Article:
Healthcare organisations and research labs need to take their information retrieval platforms beyond the sort of conventional search that simply takes the few terms inputted and, using closed algorithms, scans the entire index for these words. For traditional search to work effectively, the user’s understanding and use of the search term has to line up nearly exactly with the language of the author of the particular document with the information the searcher is seeking. Even if this works, the document that is needed by the searcher may be buried deep below page after page of other results.

Semantic searching

In order to provide more precise information retrieval, a medical organisation needs to apply the principles of ‘semantic search’, which seek to address searchers’ intent and the contextual meaning of the terms they are using. In developing a ‘semantic search’ capability for a healthcare information management system, an organisation must first put in place an ‘ontology’ – a ‘semantic model’ that encompasses a vocabulary of all the medical terms that would be used by clinical staff or researchers. Such a semantic model recognises the significance of keywords in certain contexts – for instance, MS meaning ‘multiple sclerosis’ rather than ‘Microsoft’ or ‘Marks and Spencer’. The ontology also embraces contextual relationships between the symptoms inputted, such as ‘headache’ and ‘meningitis’. When this is used to drive the search experience, it can eliminate ambiguity, direct the user and present the information in context.

The ontology is employed to implement automatic content classification. This is essential because the ‘tagging’ of documents within an information management system is usually applied manually, making it inconsistent and costly (where it has been done at all). The growing volume of information, human error and the differing standards and methodologies of the various groups, departments and individuals supplying and labelling content makes an automatic meta-tagging solution essential to delivering a consistent and satisfactory ‘find’ experience.

Software for providing automatic tagging scans each document, intelligently recognises key terms from the ontology, and tags the content with the right ‘labels’ for later retrieval during a search. In this way, all information on an information management system is automatically tagged with accurate, standardised and consistent labels – metadata – so that when a professional searches for medical information they only receive relevant, topical content in the correct context.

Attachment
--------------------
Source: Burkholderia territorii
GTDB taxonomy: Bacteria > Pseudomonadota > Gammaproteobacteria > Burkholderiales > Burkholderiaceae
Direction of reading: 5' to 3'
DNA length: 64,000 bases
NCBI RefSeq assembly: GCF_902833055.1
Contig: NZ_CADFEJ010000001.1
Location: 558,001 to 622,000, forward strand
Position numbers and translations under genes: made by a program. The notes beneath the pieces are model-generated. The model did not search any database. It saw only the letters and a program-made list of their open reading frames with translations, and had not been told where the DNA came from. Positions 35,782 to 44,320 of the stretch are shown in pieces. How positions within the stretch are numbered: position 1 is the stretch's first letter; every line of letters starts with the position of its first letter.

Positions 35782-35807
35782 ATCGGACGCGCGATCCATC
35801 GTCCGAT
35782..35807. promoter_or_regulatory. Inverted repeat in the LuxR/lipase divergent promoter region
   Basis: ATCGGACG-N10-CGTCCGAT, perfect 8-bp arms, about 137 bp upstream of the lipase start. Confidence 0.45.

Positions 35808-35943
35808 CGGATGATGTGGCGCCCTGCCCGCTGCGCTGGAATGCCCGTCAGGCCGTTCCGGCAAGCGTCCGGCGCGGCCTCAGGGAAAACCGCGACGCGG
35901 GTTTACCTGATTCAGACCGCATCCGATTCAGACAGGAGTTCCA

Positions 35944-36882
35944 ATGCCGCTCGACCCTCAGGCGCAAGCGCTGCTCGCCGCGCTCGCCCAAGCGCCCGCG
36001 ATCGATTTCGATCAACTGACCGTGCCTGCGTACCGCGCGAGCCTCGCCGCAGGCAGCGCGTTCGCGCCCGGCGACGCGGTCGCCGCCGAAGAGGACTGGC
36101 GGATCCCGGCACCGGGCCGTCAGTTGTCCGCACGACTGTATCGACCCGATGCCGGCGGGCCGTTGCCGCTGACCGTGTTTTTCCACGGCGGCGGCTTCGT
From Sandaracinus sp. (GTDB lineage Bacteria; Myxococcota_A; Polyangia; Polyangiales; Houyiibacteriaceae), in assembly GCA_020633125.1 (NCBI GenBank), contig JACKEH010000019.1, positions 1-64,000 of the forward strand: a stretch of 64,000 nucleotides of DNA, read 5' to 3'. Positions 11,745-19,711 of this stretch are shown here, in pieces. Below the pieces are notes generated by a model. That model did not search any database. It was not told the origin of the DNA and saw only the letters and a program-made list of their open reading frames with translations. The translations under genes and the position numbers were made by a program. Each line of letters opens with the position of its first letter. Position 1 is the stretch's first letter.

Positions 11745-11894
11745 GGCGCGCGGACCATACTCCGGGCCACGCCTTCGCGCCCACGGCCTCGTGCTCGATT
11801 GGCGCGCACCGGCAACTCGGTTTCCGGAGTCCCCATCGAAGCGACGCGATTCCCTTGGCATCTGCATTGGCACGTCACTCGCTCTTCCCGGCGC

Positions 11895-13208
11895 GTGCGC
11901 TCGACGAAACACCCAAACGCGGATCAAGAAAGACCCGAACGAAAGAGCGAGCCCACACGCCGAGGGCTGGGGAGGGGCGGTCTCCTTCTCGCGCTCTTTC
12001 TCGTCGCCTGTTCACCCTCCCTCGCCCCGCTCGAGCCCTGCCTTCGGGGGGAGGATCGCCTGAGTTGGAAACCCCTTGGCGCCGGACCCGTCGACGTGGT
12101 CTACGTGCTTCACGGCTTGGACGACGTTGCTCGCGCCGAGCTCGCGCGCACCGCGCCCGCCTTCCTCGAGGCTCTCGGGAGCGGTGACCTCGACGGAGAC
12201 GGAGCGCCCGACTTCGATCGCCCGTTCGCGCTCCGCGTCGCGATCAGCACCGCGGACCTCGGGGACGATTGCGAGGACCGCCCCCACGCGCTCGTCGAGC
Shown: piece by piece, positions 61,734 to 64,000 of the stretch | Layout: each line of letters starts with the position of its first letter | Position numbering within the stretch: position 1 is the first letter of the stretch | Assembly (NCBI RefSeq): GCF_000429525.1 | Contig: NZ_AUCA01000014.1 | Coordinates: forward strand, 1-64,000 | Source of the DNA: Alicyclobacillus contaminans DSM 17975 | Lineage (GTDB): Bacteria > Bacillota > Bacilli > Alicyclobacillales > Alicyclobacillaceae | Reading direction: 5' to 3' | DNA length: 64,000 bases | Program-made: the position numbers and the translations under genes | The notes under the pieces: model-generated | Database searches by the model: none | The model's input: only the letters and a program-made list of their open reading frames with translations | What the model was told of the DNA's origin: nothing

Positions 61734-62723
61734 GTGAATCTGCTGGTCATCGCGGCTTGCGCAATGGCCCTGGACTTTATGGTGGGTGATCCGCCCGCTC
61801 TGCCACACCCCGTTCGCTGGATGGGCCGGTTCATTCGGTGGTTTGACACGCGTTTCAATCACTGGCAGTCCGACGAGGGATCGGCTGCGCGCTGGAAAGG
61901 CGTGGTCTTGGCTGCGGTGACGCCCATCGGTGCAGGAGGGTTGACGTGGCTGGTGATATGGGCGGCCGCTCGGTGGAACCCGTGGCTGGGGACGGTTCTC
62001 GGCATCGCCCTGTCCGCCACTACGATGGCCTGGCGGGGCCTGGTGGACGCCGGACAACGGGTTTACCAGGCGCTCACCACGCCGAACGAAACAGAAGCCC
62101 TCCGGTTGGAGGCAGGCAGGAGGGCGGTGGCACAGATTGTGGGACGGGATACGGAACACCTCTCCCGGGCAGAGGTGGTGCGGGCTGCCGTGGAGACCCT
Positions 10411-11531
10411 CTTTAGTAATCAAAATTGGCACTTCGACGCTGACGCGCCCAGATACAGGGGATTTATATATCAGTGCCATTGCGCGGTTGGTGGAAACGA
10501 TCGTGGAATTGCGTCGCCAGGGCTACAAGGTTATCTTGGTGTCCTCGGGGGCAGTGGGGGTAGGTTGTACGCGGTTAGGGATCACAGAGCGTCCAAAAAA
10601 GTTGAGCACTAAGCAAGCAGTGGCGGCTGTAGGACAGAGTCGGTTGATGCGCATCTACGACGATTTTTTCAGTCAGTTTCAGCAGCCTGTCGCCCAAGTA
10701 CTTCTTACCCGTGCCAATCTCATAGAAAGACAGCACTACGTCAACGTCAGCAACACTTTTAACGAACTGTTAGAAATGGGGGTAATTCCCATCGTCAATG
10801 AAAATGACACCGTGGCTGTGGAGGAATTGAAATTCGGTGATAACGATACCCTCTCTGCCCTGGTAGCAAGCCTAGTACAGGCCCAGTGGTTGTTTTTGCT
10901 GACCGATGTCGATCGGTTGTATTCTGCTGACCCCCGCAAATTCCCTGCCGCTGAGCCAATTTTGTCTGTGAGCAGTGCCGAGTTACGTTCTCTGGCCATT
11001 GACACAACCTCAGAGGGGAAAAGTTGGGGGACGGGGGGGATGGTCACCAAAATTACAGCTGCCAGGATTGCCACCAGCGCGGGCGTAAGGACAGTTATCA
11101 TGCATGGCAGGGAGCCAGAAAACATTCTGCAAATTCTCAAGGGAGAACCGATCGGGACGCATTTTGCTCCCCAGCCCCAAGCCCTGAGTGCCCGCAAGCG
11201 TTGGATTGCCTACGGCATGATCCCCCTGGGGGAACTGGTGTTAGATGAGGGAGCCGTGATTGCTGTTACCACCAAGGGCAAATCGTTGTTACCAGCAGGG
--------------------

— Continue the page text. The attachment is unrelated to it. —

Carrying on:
The National Health Service (NHS) in the UK has already implemented a semantic approach to its primary patient portal, NHS Choices. This helps patients to tap into its information resources online to get information of general healthcare, medical conditions and treatment options. Last November the health service reported that NHS Choices received more than 100 million visits over a 12-month period, while a study from Imperial College London found that a third of those logging onto www.nhs.uk decided against seeing a doctor afterwards – dramatically cutting the number of unnecessary doctor and hospital visits in the UK and saving the NHS an estimated £44 million in costs.

Using an accurate and efficient internal search platform is essential for any organisation. Failure to locate and utilise information assets effectively is irritating at best, costly at worst. Nowhere can this be more important than within the medical arena where the ability to pull up accurate information in an instant is, in the true sense of the word, critical.

Jeremy Bentley is chief executive of Smartlogic